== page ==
Francisco I. Madero, revolutionary




Cumberland, Charles C. (Charles Curtis)

Journal Title

Journal ISSN

Volume Title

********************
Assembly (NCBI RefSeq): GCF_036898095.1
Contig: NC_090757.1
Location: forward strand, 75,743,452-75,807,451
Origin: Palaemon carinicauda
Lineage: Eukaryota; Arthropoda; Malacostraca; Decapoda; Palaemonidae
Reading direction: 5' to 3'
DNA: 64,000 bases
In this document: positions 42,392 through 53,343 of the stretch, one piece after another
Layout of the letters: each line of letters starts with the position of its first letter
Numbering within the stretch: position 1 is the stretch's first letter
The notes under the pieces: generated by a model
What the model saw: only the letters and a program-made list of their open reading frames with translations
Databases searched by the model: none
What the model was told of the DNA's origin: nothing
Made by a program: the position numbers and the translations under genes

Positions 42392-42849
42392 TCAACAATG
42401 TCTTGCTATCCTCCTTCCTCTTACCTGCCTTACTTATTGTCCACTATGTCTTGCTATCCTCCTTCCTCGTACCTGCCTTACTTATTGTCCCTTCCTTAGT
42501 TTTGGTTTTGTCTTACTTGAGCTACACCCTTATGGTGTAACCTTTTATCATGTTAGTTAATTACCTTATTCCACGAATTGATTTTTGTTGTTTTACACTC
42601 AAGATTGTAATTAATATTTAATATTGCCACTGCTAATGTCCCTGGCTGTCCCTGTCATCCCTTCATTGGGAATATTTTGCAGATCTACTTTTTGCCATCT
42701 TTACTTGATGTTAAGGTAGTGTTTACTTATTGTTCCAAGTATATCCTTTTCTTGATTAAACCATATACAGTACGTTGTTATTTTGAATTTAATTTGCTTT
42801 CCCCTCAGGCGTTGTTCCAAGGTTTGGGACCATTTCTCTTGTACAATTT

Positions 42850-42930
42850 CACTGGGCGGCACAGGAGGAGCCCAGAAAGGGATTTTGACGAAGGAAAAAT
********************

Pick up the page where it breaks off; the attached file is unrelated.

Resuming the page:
The violence of the Mexican Revolution in the years between 1914 and 1920 was shocking and disconcerting to those who had become accustomed to the peace and security of the Diaz administration. Numerous investigations into the causes and the nature of the Revolution, with its broad social and economic implications, have been made by qualified scholars, but the period between 1910 and 1913 has generally been neglected. The purpose of this study has been to clarify to some extent the forces operative during these crucial years, and to analyze the character of the events preceding the bloody shambles from which the new Mexico emerged. Francisco I. Madero, the man responsible for the overthrow of the Diaz government and as such responsible for the Revolution, has been the subject of much discussion, but little attempt has been made to view his administration in the proper perspective and to give it a studied evaluation. Few men in the history of Mexico have been so roundly and viciously condemned, and few so highly praised. Madero was either the whitest of saints or the blackest of sinners, but the black has outweighed the white. American historians, in general, have been sympathetic to the intentions and ideals of Madero, but since serious studies of his regime are lacking, the tendency has been to dismiss him as a visionary idealist of negligible importance. But any serious student of Mexican history will realize that under the conditions of 1910 the Revolution could not have sprung fullblown into existence. That unrest existed is patent, but the Revolution was a true revolution in the broadest sense of the term. The real importance of the Mexican Revolution has not been in the apparent victory of democratic principles or of the principle of rotation in office; it has been in the magnitude of the social and economic changes which have come to the Mexican nation. Even though the factors resulting in those changes were rooted in the Diaz regime, a crystallization of the ideas and demands was necessary before the basic structure of Mexico's society could be altered. A revolution of that scope cannot develop from a vacuum. In an effort to trace that crystallization, the present study has been undertaken